Server Error Reference Pages

400 = Bad RequestThe server cannot or will not process the request due to an apparent client error (e.g., malformed request syntax, size too large, invalid request message framing, or deceptive request routing). 

401 = Unauthorized (RFC 7235)Similar to 403 Forbidden, but specifically for use when authentication is required and has failed or has not yet been provided. The response must include a WWW-Authenticate header field containing a challenge applicable to the requested resource. See Basic access authentication and Digest access authentication. 401 semantically means "unauthenticated", i.e. the user does not have the necessary credentials. Note: Some sites issue HTTP 401 when an IP address is banned from the website (usually the website domain) and that specific address is refused permission to access a website. 

402 = Payment RequiredReserved for future use. The original intention was that this code might be used as part of some form of digital cash or micropayment scheme, as proposed for example by GNU Taler, but that has not yet happened, and this code is not usually used. Google Developers API uses this status if a particular developer has exceeded the daily limit on requests.

403 = ForbiddenThe request was valid, but the server is refusing action. The user might not have the necessary permissions for a resource, or may need an account of some sort. 

404 = Not FoundThe requested resource could not be found but may be available in the future. Subsequent requests by the client are permissible. 

405 = Method Not AllowedA request method is not supported for the requested resource; for example, a GET request on a form that requires data to be presented via POST, or a PUT request on a read-only resource. 

406 = Not AcceptableThe requested resource is capable of generating only content not acceptable according to the Accept headers sent in the request. See Content negotiation. 

407 = Proxy Authentication Required (RFC 7235)The client must first authenticate itself with the proxy. 

408 = Request TimeoutThe server timed out waiting for the request. According to HTTP specifications: "The client did not produce a request within the time that the server was prepared to wait. The client MAY repeat the request without modifications at any later time." 

409 = ConflictIndicates that the request could not be processed because of conflict in the request, such as an edit conflict between multiple simultaneous updates.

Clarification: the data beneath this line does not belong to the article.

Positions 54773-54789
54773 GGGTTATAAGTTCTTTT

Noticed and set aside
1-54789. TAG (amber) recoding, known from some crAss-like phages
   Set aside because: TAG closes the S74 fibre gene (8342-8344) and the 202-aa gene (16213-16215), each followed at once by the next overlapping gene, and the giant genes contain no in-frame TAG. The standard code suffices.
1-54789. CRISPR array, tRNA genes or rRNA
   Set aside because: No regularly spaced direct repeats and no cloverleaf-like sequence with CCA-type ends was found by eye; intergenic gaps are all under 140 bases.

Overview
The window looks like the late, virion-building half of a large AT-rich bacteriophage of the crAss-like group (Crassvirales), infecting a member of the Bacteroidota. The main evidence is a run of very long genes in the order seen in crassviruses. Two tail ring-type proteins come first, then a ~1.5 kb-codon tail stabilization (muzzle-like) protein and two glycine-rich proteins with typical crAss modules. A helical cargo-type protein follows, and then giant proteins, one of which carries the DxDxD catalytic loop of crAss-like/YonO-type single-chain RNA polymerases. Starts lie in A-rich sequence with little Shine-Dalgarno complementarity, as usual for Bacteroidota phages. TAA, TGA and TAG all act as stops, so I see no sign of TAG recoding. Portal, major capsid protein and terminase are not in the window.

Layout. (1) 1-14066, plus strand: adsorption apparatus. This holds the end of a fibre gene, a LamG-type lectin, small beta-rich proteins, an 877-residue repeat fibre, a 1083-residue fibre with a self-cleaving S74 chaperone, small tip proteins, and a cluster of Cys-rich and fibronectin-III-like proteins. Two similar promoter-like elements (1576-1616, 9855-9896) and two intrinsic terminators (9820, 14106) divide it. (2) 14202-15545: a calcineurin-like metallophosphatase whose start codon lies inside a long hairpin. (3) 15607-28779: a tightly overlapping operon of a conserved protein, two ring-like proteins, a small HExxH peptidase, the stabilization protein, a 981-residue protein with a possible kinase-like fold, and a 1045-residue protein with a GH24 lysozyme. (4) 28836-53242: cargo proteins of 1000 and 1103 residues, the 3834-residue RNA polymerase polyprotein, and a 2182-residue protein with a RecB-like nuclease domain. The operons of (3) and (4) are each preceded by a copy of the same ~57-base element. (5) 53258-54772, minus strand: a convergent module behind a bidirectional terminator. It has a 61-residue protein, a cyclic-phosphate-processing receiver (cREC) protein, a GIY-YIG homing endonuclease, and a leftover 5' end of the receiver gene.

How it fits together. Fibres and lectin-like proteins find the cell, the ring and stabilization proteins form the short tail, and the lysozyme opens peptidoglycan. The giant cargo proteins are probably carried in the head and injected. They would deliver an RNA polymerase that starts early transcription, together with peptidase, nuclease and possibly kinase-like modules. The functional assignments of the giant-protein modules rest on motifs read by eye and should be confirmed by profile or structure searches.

410 = Gone - The server returns this response when the requested resource has been permanently removed. When a URL returns a 410 redirect, it means that the requested page does not exist anymore, and is no longer available and will not be available again. This should be used when a resource has been intentionally removed and the resource should be purged. Upon receiving a 410 status code, the client should not request the resource in the future. Clients such as search engines should remove the resource from their indices. Most use cases do not require clients and search engines to purge the resource, and a "404 Not Found" may be used instead. 

411 = Length RequiredThe request did not specify the length of its content, which is required by the requested resource. 

412 = Precondition Failed (RFC 7232)The server does not meet one of the preconditions that the requester put on the request. 

413 = Payload Too Large (RFC 7231)The request is larger than the server is willing or able to process. Previously called "Request Entity Too Large".

414 = URI Too Long (RFC 7231)The URI provided was too long for the server to process. Often the result of too much data being encoded as a query-string of a GET request, in which case it should be converted to a POST request. Called "Request-URI Too Long" previously.

415 = Unsupported Media TypeThe request entity has a media type which the server or resource does not support. For example, the client uploads an image as image/svg+xml, but the server requires that images use a different format. 

416 = Range Not Satisfiable (RFC 7233)The client has asked for a portion of the file (byte serving), but the server cannot supply that portion. For example, if the client asked for a part of the file that lies beyond the end of the file. Called "Requested Range Not Satisfiable" previously.